Ch. olidum Curt.F. l. londin. Fasc. V, t. 20.Engl. Bol. t. 1034.Jundz. Fl. lilhuan. p. 78.Mart. Fl. mosq. p. 48. C. A. Meyer Ind. cauc p. 161.EicHw. Ski-sfse p. 133.Hohenack. Enum. Elisabethpol. p. 226.Wkinm. Fl. petropol. p. 28.Hohenack. Enum. Taliisch. p. 524.

F. l. londin. Fasc. V, t. 20.Engl. Bol. t. 1034.Jundz. Fl. lilhuan. p. 78.Mart. Fl. mosq. p. 48. C. A. Meyer Ind. cauc p. 161.EicHw. Ski-sfse p. 133.Hohenack. Enum. Elisabethpol. p. 226.Wkinm. Fl. petropol. p. 28.Hohenack. Enum. Taliisch. p. 524.

Ch. foetidum .

Gilib. Exerc. phytol. II, p. 438.Schult. Syst. Veget. VI,.262.Vulvaria. Erdt. Virid. warsaw. p. 19.

Gilib. Exerc. phytol. II, p. 438.Schult. Syst. Veget. VI,.262.Vulvaria. Erdt. Virid. warsaw. p. 19.

Hab. in Rossia media [ Petropoli ( Weinm. ) , Lithuania ( Gilib. , Jundz. , Eichw. ) , Warsawia ( Erndt. ) , Mosqua ( Stephan , Mart. )] et australi [des. cunian. (S. G. Gmel.)] inque Tauria ( Pall. , M. a Bieb. ) et provinciis caucasicis ( M. a Bieb. > [pr. Konstantinogorsk ( C. A. Meyer ) , in peninsula Apscheron ( C. Koch ) , provine. Talusch , alt. 416—666 hexap. ( Hohenack .)] . ©.

  • Karl Friedrich von Ledebour (1844): Chenopodium vulvaria. In: Flora Rossica; sive, Enumeratio plantarum in totius Imperii Rossici provinciis Europaeis, Asiaticis et Americanis hucusque observatarum, auctore Carolo Friderico a Ledebour. Stuttgart: Sumptibus Librariae E. Schweizerbart, 695-696: 695-696, URL:http://biodiversitylibrary.org/page/6120493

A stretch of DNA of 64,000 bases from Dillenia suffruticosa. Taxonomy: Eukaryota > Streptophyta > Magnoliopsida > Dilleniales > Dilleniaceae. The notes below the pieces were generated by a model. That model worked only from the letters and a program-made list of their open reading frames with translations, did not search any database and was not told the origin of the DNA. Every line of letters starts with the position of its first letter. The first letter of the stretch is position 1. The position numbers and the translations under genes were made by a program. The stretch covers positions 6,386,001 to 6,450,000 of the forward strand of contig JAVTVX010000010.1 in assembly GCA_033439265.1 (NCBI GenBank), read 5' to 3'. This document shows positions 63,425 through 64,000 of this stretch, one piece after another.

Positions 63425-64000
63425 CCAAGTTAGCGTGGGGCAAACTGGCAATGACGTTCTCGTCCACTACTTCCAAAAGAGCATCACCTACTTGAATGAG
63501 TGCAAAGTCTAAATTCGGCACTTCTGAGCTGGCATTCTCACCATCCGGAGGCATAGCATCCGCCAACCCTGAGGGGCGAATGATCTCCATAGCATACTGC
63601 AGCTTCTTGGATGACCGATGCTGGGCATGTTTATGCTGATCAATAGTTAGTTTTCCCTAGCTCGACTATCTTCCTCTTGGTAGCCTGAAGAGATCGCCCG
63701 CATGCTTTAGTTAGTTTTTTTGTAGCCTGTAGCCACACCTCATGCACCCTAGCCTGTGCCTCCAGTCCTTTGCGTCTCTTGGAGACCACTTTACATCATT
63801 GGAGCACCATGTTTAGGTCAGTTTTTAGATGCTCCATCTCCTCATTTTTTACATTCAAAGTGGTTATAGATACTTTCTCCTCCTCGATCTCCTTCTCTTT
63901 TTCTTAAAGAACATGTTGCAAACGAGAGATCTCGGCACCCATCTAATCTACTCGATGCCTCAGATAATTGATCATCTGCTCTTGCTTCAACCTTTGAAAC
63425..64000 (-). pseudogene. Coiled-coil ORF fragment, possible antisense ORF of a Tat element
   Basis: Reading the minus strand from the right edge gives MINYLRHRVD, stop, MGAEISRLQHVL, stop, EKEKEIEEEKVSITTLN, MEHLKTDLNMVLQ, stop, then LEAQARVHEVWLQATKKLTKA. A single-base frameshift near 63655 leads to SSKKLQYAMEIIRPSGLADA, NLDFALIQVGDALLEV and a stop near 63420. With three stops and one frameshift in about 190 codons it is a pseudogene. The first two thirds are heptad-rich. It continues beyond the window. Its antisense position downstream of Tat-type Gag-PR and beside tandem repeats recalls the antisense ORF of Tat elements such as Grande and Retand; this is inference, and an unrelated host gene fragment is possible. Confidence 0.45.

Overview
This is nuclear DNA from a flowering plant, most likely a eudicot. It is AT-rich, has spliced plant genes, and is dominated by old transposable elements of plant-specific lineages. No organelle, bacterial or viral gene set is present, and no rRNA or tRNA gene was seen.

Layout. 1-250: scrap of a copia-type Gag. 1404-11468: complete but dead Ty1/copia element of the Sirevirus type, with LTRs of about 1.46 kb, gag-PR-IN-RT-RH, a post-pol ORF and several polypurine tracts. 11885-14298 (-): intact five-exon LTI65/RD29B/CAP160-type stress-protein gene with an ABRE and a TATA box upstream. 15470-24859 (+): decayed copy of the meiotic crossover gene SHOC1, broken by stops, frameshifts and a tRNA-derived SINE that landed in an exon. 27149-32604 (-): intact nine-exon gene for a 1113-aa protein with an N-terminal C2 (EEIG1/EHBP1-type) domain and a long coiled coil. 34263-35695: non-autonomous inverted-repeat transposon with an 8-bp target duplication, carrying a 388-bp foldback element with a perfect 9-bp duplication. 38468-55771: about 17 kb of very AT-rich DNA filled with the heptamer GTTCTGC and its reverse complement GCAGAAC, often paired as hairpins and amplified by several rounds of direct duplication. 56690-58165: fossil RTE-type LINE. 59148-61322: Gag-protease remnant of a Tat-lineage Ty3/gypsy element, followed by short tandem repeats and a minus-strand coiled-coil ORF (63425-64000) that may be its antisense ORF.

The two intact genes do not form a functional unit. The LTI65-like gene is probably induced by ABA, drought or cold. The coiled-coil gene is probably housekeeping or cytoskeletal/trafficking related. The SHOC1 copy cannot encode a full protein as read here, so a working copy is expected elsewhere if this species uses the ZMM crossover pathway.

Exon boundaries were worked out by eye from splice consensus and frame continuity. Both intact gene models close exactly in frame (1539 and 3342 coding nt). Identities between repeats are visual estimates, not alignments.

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10. C. olidum . Stinking Goosefoot.

Sm.Eng. Fl.ii . 14 ; Eng. Bot , 1034 ; Curt.Fasc.v . t. 20 ; Hook.Fl. Scot.83 ; Withii . 370 ; Hudson , 107 ; Woodv. t. 145 .

On rubbish at Friar's Goose, near Gateshead, and by road sides near Westoe, D.

  • Nathaniel John Winch (1838): Flora of Northumberland and Durham. In: Transactions of the Natural History Society of Northumberland, Durham, and Newcastle-upon-Tyne. Newcastle: Emerson Charnley, and Longman & Co., 16-17: 16-17, URL:http://un.availab.le
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26. Chenopodium Vulvaria L.Sp. Pl220 . 1753 .

Atriplex Vulvaria Crantz , Inst.1 : 207 . 1766 .

Chenopodium foetidum Lam.Fl. Fr . 3 : 244 . 1778 .

Chenopodium olidum Curt.Fl. Lond.5 ; pl. 20 . 1788 .

Chenopodium album Kuntze , Taschen-Fl. Leipz.218 . 1867 .

Vulvaria vulgaris Bubani , Fl. Pyren.1 : 175 . 1897 .